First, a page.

Cell pH and H+ Secretion by S3 Segment of Mammalian Kidney: Role of H+-ATPase and Cl−

Cell pH and H+ Secretion by S3 Segment of Mammalian Kidney: Role of H+-ATPase and Cl− The role of H+-ATPase in proximal tubule cell pH regulation was studied by microperfusion techniques and by confocal microscopy. In a first series of experiments, proximal S3 segments of rabbit kidney were perfused ``in vitro'' while their cell pH was measured by fluorescence microscopy after loading with BCECF. In Na+- and Cl−-free medium, cell pH fell by a mean of 0.37 ± 0.051 pH units, but after a few minutes started to rise again slowly. This rise was of 0.17 ± 0.022 pH units per min, and was significantly reduced by bafilomycin and by the Cl− channel blocker NPPB, but not by DIDS. In a second series of experiments, subcellular vesicles of proximal tubule cells of S3 segments of mouse kidney were studied by confocal microscopy after visualization by acridine orange or by Lucifer yellow. After superfusion with low Na+ solution, which is expected to cause cell acidification, vesicles originally disposed in the basolateral and perinuclear cell areas, moved toward the apical area, as detected by changes in fluorescence density measured by the NIH Image program. The variation of apical to basolateral fluorescence ratios during superfusion with NaCl Ringer with time was 0.0018 ± 0.0021 min−1, not significantly different from zero (P > 0.42). For superfusion with Na+0 Ringer, this variation was 0.081 ± 0.015 min−1, P < 0.001 against 0. These slopes were markedly reduced by the Cl− channel blocker NPPB, and by vanadate at a concentration that has been shown to disrupt cytoskeleton function. These data show that the delayed alkalinization of proximal tubule cells in Na+-free medium is probably due to a vacuolar H+-ATPase, whose activity is stimulated in the presence of Cl−, and dependent on apical insertion of subcellular vesicles. The movement of these vesicles is also dependent on Cl− and on the integrity of the cytoskeleton. http://www.deepdyve.com/assets/images/DeepDyve-Logo-lg.png The Journal of Membrane Biology Springer Journals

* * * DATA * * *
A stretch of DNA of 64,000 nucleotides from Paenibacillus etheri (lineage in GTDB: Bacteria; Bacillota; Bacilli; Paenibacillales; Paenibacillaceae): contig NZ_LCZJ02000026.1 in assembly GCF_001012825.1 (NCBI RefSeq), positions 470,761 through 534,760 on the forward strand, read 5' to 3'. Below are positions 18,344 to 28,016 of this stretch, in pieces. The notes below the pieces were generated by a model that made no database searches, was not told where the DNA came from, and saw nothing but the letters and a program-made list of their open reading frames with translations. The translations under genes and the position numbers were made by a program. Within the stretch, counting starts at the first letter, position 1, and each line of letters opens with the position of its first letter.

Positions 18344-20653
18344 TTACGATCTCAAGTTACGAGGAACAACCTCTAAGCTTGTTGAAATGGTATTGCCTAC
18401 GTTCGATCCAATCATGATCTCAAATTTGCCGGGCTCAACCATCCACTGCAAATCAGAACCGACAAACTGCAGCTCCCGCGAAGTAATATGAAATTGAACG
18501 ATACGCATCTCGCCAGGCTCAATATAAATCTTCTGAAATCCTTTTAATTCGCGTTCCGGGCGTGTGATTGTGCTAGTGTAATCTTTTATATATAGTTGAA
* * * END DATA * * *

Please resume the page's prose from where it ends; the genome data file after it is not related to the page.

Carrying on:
Cell pH and H+ Secretion by S3 Segment of Mammalian Kidney: Role of H+-ATPase and Cl−

Loading next page...
 
/lp/springer_journal/cell-ph-and-h-secretion-by-s3-segment-of-mammalian-kidney-role-of-h-ibzPlTcEgK
Publisher
Springer-Verlag
Copyright
Copyright © Inc. by 2000 Springer-Verlag New York
Subject
Life Sciences; Biochemistry, general; Human Physiology
ISSN
0022-2631
eISSN
1432-1424
D.O.I.
10.1007/s002320010019
Publisher site
See Article on Publisher Site

There are no references for this article.

You’re reading a free preview. Subscribe to read the entire article.


DeepDyve is your
personal research library

It’s your single place to instantly
discover and read the research
that matters to you.

Enjoy affordable access to
over 12 million articles from more than
10,000 peer-reviewed journals.

All for just $49/month

Explore the DeepDyve Library

Unlimited reading

Read as many articles as you need. Full articles with original layout, charts and figures. Read online, from anywhere.

Stay up to date

Keep up with your field with Personalized Recommendations and Follow Journals to get automatic updates.

Organize your research

It’s easy to organize your research with our built-in tools.

Your journals are on DeepDyve

Read from thousands of the leading scholarly journals from SpringerNature, Elsevier, Wiley-Blackwell, Oxford University Press and more.

All the latest content is available, no embargo periods.

See the journals in your area

Monthly Plan

  • Read unlimited articles
  • Personalized recommendations
  • No expiration
  • Print 20 pages per month
  • 20% off on PDF purchases
  • Organize your research
  • Get updates on your journals and topic searches

$49/month

Start Free Trial

14-day Free Trial

Best Deal — 39% off

Annual Plan

  • All the features of the Professional Plan, but for 39% off!
  • Billed annually
  • No expiration
  • For the normal price of 10 articles elsewhere, you get one full year of unlimited access to articles.

$588

$360/year

billed annually
Start Free Trial

14-day Free Trial